Consider the Health of the Part of the Industry You’re going into
Alicia loves working with children’s books since they’re always changing. She said that this part of the industry is very healthy and stable since children are still reading tangible books. Since you will not be able to choose the types of books you’re reviewing at the beginning of your career, it can be even more important to be practical about the part of the industry you focus on. Alicia loves that every day children’s books are changing and coming up with new subjects and ways of presenting the material.
Don’t go into Publishing Just to Get Published
Our panelists all agreed that if you work in publishing, your employer will want to feel like your first priority. Devin stated that sometimes if an applicant states they’re interested in being published, it can actually be a deterrent to getting hired because her publishing house has experienced employees quitting soon after being hired after they make connections in the industry. Jessica said that a colleague of hers was able to get an in-house publishing deal, but that your job still needs to come first. If you happen to write on the side, working in publishing means that you’ll have a good understanding of the industry and know people in the field, but it shouldn’t be the reason you want to work in publishing.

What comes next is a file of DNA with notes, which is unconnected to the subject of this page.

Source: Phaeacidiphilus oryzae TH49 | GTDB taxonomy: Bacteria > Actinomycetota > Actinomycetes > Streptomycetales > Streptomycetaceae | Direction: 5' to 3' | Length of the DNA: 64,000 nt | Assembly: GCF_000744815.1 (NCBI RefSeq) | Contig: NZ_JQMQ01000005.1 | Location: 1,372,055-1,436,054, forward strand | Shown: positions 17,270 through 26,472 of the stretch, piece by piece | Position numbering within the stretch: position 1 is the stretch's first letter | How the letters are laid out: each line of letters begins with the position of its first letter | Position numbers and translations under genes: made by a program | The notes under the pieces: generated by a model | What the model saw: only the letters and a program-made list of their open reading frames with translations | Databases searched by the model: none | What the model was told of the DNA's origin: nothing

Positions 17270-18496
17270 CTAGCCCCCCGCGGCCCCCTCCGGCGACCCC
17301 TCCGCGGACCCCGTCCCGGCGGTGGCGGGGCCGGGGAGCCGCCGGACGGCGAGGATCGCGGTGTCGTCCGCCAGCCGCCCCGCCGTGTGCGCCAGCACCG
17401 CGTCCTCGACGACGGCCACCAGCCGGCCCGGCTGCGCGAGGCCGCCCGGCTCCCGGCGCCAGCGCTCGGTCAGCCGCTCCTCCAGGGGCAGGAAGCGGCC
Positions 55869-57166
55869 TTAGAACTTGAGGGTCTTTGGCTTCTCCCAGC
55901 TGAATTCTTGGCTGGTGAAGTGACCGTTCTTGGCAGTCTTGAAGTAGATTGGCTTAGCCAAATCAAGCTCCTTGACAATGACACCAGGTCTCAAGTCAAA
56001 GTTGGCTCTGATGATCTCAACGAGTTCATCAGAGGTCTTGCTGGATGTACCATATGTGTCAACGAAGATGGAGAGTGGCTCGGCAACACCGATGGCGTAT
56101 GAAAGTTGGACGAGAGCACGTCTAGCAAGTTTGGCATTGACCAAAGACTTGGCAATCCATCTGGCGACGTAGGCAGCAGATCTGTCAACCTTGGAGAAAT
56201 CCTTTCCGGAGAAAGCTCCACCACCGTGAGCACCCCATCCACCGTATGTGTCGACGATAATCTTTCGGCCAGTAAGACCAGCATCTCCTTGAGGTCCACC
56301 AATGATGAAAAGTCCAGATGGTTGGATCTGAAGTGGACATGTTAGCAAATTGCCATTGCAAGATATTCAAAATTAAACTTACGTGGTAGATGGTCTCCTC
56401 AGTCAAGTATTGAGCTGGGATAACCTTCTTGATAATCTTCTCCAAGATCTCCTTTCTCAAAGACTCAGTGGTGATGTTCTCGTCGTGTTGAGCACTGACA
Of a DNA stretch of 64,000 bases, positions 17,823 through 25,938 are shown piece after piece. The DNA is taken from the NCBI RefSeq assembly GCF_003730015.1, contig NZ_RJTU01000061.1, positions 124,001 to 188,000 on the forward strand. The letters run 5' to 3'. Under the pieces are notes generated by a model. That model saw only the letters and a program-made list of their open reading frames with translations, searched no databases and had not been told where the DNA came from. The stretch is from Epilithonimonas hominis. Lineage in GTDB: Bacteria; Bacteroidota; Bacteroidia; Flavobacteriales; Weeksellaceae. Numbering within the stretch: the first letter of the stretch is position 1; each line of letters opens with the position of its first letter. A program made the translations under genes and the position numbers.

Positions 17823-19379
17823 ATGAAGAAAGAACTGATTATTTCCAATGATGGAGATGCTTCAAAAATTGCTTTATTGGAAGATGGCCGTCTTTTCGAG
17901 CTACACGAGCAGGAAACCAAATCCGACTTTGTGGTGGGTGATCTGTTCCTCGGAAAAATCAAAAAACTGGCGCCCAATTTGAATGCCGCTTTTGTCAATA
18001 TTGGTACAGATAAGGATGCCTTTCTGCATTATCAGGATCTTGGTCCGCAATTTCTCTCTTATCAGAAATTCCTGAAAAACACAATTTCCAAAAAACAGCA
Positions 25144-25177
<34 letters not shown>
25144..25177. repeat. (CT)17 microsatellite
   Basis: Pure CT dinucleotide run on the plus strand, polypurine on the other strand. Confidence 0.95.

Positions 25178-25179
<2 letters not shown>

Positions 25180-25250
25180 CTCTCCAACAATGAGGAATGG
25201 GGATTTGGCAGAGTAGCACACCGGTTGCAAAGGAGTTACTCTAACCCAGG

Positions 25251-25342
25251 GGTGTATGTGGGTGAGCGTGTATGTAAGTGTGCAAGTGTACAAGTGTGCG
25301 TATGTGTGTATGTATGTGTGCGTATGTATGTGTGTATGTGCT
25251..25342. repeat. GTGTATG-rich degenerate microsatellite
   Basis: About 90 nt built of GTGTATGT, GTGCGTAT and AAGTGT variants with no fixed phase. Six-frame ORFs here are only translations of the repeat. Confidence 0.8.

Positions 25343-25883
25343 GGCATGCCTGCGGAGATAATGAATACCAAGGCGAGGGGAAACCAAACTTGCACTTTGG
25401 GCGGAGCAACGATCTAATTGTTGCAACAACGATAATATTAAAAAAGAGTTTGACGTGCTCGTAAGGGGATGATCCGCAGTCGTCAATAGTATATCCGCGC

If you are interested in becoming published, the panelists recommended having a strong social media presence. This is one of the first things a publishing house will assess.
You WILL BE TRAINED ON YOUR GENRE
The publishing house you work with will train you on the genre you end up working with. It’s not essential to be a huge fan of the type of books you’re trying to publish. Instead, it’s important to be passionate about the field and interested in learning more. The only exception is when you’re interested in working with a publishing house that has a specific focus, like literary fiction. In that case, it’s more important to be passionate and knowledgeable about the genre.